Kenyan journalist Yassin Juma has been released from an Ethiopian police cell 50 days after he was detained.
A statement from the Foreign Affairs Ministry said Juma is now in isolation at a state-run facility as he had tested positive for coronavirus.
“Kenya Embassy in Ethiopia has managed to assist Collins Juma Osemo alias Yassin Juma, Kenyan journalist arrested in Ethiopia, to move to government manage isolation facility after he tested positive to COVID-19 at Sostegna police station where he was held until yesterday (Wednesday),” the ministry said on Twitter.
His release comes two days after an order from the Ethiopian Attorney General who said the journalist was detained wrongfully because of language barrier.
Juma’s lawyer Abdulletif Amee however questioned the reason the State gave for the wrongful detention.
Juma had also written a letter to the Daily Nation newspaper expressing fears over his deteriorating health after he tested positive for COVID-19.
“The Kenyan government, the Ministry of Foreign Affairs, has failed to secure my freedom even after two courts (Lower and High Court) released me last Monday,” Juma said.
Below are more excerpts from the letter that was published by the local daily on August 18:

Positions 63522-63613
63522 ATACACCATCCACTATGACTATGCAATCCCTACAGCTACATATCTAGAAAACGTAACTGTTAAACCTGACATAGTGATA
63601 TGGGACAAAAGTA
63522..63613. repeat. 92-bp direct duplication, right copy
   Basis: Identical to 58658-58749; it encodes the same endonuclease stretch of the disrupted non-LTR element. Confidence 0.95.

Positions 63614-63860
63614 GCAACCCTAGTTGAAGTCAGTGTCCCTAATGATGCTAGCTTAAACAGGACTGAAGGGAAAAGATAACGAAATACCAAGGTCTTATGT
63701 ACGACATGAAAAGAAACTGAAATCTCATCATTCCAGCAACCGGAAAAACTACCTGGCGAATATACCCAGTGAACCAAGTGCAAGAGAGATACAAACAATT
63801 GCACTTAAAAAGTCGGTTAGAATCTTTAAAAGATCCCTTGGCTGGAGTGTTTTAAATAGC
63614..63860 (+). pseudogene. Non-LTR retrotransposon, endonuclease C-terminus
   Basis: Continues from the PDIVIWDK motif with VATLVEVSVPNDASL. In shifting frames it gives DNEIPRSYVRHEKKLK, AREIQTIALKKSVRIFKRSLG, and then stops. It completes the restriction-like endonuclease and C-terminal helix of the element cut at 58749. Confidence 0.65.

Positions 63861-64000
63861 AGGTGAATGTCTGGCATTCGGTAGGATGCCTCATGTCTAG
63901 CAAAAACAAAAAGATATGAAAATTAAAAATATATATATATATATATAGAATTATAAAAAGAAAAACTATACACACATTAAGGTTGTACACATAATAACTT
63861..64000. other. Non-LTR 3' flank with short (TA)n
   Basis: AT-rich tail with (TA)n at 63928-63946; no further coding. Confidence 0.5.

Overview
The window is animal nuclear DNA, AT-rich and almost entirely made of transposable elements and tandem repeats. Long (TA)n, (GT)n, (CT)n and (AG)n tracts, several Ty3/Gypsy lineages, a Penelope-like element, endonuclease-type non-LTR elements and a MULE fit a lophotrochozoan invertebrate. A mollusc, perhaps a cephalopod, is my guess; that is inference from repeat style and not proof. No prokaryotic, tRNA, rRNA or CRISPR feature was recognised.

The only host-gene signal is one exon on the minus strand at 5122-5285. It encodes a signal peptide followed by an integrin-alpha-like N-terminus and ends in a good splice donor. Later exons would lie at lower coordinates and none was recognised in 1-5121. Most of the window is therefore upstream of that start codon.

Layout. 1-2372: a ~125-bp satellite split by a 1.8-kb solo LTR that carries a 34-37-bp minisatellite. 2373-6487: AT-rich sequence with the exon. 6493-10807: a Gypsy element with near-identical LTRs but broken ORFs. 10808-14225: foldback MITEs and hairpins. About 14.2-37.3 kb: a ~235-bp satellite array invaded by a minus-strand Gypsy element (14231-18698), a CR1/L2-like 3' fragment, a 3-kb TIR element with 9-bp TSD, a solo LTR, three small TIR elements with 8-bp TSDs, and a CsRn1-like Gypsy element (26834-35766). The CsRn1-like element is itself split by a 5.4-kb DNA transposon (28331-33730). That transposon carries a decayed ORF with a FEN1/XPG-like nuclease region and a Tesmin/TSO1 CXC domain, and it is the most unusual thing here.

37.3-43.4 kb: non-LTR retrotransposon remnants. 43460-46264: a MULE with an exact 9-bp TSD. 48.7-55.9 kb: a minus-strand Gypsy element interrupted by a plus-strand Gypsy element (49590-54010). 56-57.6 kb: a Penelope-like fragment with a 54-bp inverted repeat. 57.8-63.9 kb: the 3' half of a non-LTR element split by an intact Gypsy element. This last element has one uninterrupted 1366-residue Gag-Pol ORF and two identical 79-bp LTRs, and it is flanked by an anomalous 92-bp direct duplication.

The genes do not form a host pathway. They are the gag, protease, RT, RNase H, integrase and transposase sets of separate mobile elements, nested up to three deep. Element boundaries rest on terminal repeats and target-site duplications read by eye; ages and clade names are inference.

“Kindly pass my greetings and love to my children, my grandson and all those supporting me through the #freeYassinJuma online campaign. I can’t thank them enough. Remember me in your prayers as I fight coronavirus and injustice.
“I was literally kidnapped by six armed men in civilian clothes, a minute after I was released on bail at Arada Police Station. I was beaten and forced into a minibus together with three others who had been freed too. We were taken around Addis and later dropped at Arada Police and informed we had been re-arrested, this time not by the Federal Police, but by Addis Ababa Police.
“It is a game they play to have us incarcerated for long after the law courts freed us. The investigators’ trick is to keep on asking the judge to be given more time. But holding me for 47 days without charging me is against my human rights. Denying me a chance to communicate with my family in the last 47 days is also against my human rights.
“All I am asking the Ethiopian government is to either charge me or set me free. They have failed to bring evidence in court to charge me.”